Gliding

A BRIEF FLIRTATION WITH GLIDING - 1894
Hargrave was becoming well known and respected overseas, in the USA and UK. In 1891 he donated several of his models to the now Powerhouse Museum in Sydney. His father and brother Ralph has both died by this time, leaving Lawrence a small fortune, enough to finance a decade of intensive aeronautical research. The Depression of the 1890s, perhaps the worst in Australia’s history, cut deep into savings and prompted a family relocation to the quiet seaside valley of Stanwell Park, some 35 miles south of Sydney. His brother Ralph had built a fine bungalow there just before he was killed in Hong Kong in 1888. The Hargraves, with five children and staff, moved there in 1893, staying for six years of peaceful but productive research.

 

The Hargrave household at Stanwell Park, 1894. Left to right: Susan Shepherd, maid; Geoffrey; Mrs. Margaret Hargrave; Margaret (Maggie); Helen (Nellie) standing beside Lawrence; Miss Gibson, governess, with Brenda Olive; and Hilda.

 

 

 

It was not at first sight the place most would choose to develop a manned aircraft, being a small valley by the sea with no flat ‘runway’ to speak of. But it had wind, funneling up the coastal escarpment, and making Stanwell Park ideal for hang gliding today. Hargrave was to harness this wind in spectacular ways during his time there.

 

In the 1890s aeronautical pioneers were limited by the lack of suitable power to propel aircraft capable of carrying people. Aeronautical pioneers turned to gliding. They worked on the best wing designs for manned flight. Perhaps the most famous experimenter with gliders at the time was Otto Lilienthal, enthusing Hargrave into trying one of his own, using the sand hill at Stanwell Park. He built a tandem monoplane. His wife Margaret was caught up in the excitement of an actual flying machine, sewing the wings for the glider. On 25 June the maiden flight from the sand dune caused some anxious moments as the ‘machine turned up and set me on my back’.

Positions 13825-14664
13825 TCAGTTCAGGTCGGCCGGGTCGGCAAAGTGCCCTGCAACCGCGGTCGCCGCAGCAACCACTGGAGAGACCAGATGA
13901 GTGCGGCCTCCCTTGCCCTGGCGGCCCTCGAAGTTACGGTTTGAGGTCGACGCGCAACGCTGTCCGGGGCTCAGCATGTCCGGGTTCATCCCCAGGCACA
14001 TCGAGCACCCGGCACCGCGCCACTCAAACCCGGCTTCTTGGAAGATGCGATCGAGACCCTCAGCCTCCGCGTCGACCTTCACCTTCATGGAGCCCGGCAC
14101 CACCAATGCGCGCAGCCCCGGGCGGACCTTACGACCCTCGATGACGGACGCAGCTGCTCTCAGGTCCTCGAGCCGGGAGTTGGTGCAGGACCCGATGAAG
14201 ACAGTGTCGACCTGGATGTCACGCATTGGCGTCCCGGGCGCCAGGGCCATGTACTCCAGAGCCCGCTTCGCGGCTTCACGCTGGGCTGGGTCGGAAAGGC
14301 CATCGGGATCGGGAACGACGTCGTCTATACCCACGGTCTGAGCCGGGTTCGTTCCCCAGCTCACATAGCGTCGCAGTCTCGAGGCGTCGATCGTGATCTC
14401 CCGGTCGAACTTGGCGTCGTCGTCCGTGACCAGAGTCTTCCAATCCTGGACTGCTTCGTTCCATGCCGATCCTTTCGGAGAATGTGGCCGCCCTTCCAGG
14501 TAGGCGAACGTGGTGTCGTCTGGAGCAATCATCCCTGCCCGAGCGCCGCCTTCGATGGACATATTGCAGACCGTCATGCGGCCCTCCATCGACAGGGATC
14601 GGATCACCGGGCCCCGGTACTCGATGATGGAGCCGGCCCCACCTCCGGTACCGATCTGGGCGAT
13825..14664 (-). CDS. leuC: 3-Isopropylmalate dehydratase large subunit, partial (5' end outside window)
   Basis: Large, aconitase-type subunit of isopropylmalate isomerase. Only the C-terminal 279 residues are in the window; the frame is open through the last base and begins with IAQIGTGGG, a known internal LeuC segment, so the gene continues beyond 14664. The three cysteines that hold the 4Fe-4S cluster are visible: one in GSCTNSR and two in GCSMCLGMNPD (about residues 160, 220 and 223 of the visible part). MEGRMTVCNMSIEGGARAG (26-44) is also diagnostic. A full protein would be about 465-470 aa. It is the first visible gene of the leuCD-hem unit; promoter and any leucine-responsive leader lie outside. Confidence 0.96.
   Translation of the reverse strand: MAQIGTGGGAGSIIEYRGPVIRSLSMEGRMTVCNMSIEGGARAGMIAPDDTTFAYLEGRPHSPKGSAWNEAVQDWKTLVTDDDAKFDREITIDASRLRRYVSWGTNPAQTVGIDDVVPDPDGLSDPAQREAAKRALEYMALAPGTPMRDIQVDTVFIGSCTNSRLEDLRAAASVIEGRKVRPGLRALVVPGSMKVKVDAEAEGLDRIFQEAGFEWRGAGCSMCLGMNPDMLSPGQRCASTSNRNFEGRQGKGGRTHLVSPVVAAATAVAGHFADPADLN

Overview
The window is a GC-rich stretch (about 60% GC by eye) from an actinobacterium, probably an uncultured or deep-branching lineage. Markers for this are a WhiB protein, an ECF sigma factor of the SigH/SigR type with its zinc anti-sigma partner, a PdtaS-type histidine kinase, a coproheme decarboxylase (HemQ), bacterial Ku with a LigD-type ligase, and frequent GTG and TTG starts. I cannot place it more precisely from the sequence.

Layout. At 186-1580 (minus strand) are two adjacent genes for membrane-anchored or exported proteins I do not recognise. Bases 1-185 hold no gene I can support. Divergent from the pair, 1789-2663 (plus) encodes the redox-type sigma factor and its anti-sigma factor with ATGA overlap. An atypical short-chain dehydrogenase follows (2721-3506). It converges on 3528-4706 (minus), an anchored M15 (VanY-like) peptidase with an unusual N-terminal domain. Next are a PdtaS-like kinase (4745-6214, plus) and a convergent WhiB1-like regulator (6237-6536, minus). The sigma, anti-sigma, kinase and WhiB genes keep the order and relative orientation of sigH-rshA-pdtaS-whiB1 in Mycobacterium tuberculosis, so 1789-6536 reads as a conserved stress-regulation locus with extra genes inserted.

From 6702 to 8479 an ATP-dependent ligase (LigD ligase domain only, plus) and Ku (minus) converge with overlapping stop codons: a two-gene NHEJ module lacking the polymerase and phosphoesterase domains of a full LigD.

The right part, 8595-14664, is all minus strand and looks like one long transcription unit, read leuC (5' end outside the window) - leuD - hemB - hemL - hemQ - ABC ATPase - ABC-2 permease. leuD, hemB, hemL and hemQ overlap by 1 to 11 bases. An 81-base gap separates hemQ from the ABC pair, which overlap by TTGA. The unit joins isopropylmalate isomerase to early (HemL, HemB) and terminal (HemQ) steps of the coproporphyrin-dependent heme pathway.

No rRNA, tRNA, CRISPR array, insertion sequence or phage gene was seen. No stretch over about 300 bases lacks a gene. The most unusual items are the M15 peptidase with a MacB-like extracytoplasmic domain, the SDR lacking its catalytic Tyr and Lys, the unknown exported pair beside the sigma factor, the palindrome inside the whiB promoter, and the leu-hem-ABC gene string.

Hargrave’s sketch in his journal:

 

As he reported to the Royal Society:
‘The writer put together and made several jumps with a trussed affair having four wings eight feet by four feet nine inches, equal to a total area of one hundred and fifty two square feet of arched surface; it weighed under twenty five pounds. This line of experiment was discontinued as it was seen that an accident might readily occur without making any real progress with the flying machine.’

 

So ended the first hang glider to be built at Stanwell Park, now internationally famous for this sport because of its prevailing winds and high overhanging hill, Bald Hill. Hargrave discontinued this line of experimentation for fear of a serious accident, preferring the stability of his multi-surface (box) kites. Hargrave next developed his ideas on safe wing surfaces, utilizing the winds of Stanwell Park in the best known of his achievements, ascent into the air supported by cellular or box kites.

 

Rob De Groot with his replica of the Hargrave Glider at the Hang Gliding World Championships in 1994, Bald Hill, Stanwell Park.